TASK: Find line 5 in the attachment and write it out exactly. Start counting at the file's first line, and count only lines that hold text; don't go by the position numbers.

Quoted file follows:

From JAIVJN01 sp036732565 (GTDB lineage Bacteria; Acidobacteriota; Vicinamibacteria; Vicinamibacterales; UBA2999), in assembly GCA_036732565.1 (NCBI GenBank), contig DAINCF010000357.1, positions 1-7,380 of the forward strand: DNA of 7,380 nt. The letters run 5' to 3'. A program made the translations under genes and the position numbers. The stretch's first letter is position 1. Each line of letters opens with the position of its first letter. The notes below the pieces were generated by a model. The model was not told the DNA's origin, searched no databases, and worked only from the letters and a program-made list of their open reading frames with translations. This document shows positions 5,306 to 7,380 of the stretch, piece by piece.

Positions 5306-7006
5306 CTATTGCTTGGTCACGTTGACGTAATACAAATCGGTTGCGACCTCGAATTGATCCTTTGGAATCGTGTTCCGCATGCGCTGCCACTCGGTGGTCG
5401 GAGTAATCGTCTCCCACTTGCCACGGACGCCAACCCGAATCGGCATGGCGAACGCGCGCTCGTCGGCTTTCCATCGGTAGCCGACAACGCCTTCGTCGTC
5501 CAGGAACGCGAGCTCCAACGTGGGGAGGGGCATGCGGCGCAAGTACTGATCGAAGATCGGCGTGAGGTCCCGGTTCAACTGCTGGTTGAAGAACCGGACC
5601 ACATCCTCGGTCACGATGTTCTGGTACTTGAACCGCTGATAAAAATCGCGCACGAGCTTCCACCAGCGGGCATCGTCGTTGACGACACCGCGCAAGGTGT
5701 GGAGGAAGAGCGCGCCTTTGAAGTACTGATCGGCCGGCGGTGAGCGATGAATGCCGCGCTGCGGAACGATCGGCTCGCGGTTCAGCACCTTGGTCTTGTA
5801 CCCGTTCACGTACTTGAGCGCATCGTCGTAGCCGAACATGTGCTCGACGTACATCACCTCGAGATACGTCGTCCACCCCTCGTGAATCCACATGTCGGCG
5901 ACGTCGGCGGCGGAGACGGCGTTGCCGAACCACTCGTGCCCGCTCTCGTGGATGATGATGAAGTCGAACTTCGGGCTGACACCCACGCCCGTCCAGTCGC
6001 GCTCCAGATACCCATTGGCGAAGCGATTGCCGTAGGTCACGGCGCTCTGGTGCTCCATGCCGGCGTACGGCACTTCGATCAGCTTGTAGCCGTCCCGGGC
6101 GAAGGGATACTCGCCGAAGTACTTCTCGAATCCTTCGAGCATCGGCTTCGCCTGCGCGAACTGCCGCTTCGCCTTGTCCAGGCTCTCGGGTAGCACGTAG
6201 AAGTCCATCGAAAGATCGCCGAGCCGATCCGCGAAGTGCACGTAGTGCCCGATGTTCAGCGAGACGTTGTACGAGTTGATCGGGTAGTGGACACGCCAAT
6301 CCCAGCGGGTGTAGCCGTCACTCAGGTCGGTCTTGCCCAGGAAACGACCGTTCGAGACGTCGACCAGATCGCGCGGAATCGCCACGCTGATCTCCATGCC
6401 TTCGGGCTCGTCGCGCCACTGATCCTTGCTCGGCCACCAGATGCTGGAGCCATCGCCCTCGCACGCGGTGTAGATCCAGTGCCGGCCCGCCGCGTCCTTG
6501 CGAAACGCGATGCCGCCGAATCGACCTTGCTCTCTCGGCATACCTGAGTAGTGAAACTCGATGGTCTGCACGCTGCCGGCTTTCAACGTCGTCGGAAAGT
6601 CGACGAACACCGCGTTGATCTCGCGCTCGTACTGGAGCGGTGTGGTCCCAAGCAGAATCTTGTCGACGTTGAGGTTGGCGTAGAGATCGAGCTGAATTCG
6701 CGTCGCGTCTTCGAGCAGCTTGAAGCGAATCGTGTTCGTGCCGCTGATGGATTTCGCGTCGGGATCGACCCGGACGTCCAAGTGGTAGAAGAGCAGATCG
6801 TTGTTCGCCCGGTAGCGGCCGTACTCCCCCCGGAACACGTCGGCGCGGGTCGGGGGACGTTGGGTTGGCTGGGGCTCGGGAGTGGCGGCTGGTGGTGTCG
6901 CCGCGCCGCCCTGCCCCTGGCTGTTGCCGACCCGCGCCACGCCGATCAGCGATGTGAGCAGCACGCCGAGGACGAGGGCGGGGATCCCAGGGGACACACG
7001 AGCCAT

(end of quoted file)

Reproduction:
5501 CAGGAACGCGAGCTCCAACGTGGGGAGGGGCATGCGGCGCAAGTACTGATCGAAGATCGGCGTGAGGTCCCGGTTCAACTGCTGGTTGAAGAACCGGACC